This week’s focus: The Freeh Report
and child abuse impacts
I am honored to have my Twitter feed included in this list of 50 Best Twitter Feeds for Psychology Majors! Go check out the other 49, broken out into these categories: News; Organizations; Patients; and Professionals.
Best Tweets for Trauma and PTSD Survivors is a weekly Friday feature. My selections are entirely subjective, and I know it will never be possible to include every great resource tweeted. But I can try! I’ve personally read all tweeted links, and believe them to be of great value.
Disclaimer: I am in no way responsible for content found on any other website. Stay safe, and don’t follow links if you believe you might be triggered by them. Also, I will not be re-checking links from older Best Tweets posts, and if the site’s archived URL is different from the one I’ve provided here, you may need to do a search on their site.
Please Share My Stuff! You can now “like” and “share” this post everywhere with the touch of a button or two at the end of the linked tweets! Feel free to do any or all of that! (And thanks.)
@healthyplace “You may not control
all the events that happen to you,
but you can decide not to
be reduced by them.” ~ Maya Angelou
Some Tweets to Ponder
@LillyAnn “Please be reminded to appreciate your life. Appreciate doesn’t mean ‘like’. It means ‘feel completely.'”
@healthyplace “Indifference and neglect often do much more damage than outright dislike.” ~ J.K. Rowling
@WisdomalaCarte “Why do we give up our hearts to the past?” ~ The Eagles
@Conduru “Love and compassion are necessities, not luxuries. Without them humanity cannot survive.” ~ Dalai Lama
The Freeh Report: Penn State Investigative Findings
@SarahEOlson2009 Abuse Inquiry Faults Paterno and Others at Penn State
[SEO: “The most senior officials at Penn State had shown a ‘total and consistent disregard’ for the welfare of children, had worked together to actively conceal Mr. Sandusky’s assaults, and had done so for one central reason: fear of bad publicity. That publicity, Mr. Freeh said Thursday, would have hurt the nationally ranked football program, Mr. Paterno’s reputation as a coach of high principles, the Penn State ‘brand’ and the university’s ability to raise money as one of the most respected public institutions in the country.”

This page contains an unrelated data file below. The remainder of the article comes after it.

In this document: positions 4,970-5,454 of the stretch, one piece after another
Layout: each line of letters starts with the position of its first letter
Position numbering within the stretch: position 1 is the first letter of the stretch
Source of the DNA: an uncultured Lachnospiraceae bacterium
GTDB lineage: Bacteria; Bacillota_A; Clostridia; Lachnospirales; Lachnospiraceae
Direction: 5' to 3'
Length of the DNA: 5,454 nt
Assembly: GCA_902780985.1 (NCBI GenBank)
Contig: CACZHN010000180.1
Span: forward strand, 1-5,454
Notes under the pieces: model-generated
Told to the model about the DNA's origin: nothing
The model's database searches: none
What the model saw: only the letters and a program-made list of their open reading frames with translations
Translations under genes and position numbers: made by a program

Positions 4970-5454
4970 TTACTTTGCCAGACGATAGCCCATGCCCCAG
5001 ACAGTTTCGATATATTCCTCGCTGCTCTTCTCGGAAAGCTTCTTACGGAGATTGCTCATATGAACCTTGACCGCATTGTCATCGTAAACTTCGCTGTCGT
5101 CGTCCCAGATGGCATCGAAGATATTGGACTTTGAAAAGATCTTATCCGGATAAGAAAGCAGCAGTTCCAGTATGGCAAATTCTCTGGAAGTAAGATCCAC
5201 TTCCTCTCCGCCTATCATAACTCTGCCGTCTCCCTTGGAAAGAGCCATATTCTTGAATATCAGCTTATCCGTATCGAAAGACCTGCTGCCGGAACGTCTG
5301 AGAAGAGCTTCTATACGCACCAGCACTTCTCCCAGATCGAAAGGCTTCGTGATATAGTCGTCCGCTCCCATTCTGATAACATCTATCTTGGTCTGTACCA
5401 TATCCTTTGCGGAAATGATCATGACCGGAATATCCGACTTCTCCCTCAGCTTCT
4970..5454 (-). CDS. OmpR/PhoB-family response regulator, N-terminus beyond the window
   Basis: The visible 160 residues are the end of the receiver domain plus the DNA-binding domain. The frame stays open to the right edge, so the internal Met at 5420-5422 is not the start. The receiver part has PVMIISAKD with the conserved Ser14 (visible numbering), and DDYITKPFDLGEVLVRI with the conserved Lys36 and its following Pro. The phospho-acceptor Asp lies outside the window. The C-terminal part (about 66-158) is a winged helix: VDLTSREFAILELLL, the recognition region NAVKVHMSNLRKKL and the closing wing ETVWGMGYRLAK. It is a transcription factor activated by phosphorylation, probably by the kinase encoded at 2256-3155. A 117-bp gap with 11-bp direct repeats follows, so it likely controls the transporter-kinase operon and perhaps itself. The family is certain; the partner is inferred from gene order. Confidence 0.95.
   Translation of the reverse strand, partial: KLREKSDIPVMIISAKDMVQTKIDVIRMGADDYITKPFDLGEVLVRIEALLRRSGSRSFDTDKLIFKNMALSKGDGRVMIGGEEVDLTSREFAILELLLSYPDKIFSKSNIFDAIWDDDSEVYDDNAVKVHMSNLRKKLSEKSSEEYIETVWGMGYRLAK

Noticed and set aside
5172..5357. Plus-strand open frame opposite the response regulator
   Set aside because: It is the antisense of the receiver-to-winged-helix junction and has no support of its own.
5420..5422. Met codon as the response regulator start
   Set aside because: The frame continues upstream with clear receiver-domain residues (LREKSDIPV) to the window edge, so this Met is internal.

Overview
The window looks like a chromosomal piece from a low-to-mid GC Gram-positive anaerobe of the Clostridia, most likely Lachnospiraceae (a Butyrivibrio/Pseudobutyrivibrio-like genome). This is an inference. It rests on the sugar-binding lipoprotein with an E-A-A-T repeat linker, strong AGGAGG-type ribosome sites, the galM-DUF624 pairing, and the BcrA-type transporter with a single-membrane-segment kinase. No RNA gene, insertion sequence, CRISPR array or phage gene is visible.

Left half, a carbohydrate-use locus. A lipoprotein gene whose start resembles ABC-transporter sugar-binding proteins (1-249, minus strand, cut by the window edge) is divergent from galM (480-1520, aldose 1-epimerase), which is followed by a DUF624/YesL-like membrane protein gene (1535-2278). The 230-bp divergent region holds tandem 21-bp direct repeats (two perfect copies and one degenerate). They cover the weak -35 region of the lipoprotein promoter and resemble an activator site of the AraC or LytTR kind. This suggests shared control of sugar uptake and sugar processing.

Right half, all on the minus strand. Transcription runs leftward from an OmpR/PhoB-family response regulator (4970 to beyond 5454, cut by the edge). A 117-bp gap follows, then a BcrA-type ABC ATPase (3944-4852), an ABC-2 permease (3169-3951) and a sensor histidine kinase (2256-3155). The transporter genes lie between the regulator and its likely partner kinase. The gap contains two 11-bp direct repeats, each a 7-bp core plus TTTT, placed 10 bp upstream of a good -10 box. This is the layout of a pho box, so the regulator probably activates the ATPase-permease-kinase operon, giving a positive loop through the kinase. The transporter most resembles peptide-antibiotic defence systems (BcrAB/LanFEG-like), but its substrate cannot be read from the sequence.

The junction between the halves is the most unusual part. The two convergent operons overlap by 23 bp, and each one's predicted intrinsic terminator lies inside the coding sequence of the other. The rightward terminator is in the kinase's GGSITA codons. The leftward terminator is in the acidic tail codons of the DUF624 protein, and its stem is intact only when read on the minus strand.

@heykim The Freeh report vs. Joe Paterno’s statements. Here are the differences.
[SEO: A direct comparison of what Joe Paterno said happened, and when, vs. the conclusions of the Freeh report on the Penn State child abuse coverup. Paterno was no saint.]
@DrKathleenYoung Reactions to Penn State report flood social media (CNN: This Just In Blogs)
[SEO: “Penn State University bashers and supporters alike took to Twitter and Facebook on Thursday when the report on an internal probe into the school’s child sex abuse scandal was released.” Includes video of Louis Freeh’s statement regarding the report findings, emphasizing repeatedly that no one at Penn State ever took any action to help the victims.]
Long Term Impact of Child Abuse